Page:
Tuesday, 21 September 2010

Spiff: The competition

In the intervening years between the first inception of Spiff (yes, I'm going camel case, upper case everywhere just won't do) and it's subsequent revival (and re-revival), a couple of competitors have appeared in the same space.

Closest in spirit to Spiff is Preon. It even states it's aim "to be to binary encoded data what Hibernate is to relational databases, and JAXB to XML", which pretty much sums up what I want with Spiff. Where Preon differs is in it's extensive use of annotations to do what Spiff does in it's format definition file (which Spiff calls an .adf file - Arbitrary Data Format). Preon will examine your classes and derive the data format from the order and types of annotated fields in the class. It also uses annotations to derive looping and conditional logic.

I'll admit that I've not used Preon - partly through fear of polluting my ideas about what Spiff could and should do, and partly in case I decided it was better than Spiff and just decided to call the whole thing off. So any discussion of it's merits and drawbacks are truly superficial. My general impression is that it's reliance on annotations are a little hairy - when you're expressing logic in annotations, things look a little awkward. Spiff trades off compactness (having everything described in the code) for readability and also portability. The event dispatching and class binding mechanism means that one .adf file can be used to populate classes of any shape without needing to respecify the file format. This also highlights the fact that it looks like Preon expects the classes to fully describe the file format, which is rarely what you want in the code. One of the use cases that led to me starting to write Spiff was wanting to get little pieces of the data without having to worry about the rest of the file format. And thus were .jump and .skip begat.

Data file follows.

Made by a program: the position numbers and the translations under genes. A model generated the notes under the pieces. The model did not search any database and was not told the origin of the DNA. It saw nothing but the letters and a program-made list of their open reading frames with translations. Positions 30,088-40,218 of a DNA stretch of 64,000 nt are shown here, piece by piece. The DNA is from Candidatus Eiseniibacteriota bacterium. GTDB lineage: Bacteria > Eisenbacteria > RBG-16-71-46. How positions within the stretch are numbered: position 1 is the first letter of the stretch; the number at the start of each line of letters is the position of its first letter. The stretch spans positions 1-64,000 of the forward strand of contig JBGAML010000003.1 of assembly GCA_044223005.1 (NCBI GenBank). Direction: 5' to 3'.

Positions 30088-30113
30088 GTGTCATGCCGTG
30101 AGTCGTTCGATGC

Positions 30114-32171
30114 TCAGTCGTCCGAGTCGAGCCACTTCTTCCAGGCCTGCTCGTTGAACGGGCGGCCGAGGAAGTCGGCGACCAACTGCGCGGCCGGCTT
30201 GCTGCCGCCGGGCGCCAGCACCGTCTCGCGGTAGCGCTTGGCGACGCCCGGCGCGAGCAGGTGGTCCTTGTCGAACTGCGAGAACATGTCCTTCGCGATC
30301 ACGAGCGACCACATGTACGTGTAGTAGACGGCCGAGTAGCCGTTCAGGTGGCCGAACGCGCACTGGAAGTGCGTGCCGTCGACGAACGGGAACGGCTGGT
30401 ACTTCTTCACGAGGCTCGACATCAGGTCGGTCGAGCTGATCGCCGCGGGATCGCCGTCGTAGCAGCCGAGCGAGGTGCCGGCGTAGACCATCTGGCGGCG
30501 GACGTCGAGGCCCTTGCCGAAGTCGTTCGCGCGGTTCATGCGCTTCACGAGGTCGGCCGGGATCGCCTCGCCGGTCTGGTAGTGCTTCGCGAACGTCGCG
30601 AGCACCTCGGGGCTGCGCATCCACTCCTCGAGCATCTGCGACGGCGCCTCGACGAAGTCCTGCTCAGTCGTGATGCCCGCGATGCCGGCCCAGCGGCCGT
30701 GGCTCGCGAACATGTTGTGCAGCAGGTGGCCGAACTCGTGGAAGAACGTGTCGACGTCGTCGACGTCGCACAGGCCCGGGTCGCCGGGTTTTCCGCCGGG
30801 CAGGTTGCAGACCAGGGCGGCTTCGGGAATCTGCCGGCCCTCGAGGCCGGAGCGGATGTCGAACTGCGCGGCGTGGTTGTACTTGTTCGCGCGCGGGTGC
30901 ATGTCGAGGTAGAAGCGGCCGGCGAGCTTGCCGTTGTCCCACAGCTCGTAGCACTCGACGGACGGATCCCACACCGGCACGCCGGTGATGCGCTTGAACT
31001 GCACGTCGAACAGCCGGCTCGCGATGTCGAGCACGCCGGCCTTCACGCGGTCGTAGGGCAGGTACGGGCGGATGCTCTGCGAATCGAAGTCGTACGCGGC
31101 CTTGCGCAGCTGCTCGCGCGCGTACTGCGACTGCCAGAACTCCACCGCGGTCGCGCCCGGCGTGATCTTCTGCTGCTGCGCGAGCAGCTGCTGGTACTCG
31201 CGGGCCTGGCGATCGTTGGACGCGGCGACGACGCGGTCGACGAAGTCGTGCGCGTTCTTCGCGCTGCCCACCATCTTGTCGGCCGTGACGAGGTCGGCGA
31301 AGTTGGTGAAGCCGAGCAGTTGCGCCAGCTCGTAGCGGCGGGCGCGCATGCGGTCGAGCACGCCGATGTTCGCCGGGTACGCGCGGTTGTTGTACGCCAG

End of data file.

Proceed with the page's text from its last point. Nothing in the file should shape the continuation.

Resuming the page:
On the other side, the Google lads are also in the frame with protobuf. Protobuf is interesting in that it uses something analogous to the .adf file to describe the format. Where it differs is that it will generate classes for you to serialize and deserialize the format. That's something that Spiff might be capable of one day, but I like the idea of being able to write arbitrary POJOs and map the data onto them, rather than having objects in my code whose sole purpose is as marshallers. Also, it's largely oriented towards message-passing, that is, describing a message that will be passed between two systems, such as in RPC, where the user is in control of both ends of the transaction. To that end, the .proto definitions are reliant on using the underlying protobuf grammar for the message, for instance to recognise repeated blocks of data, and don't have some of the flexibility to express more complicated relationships between parts of the file.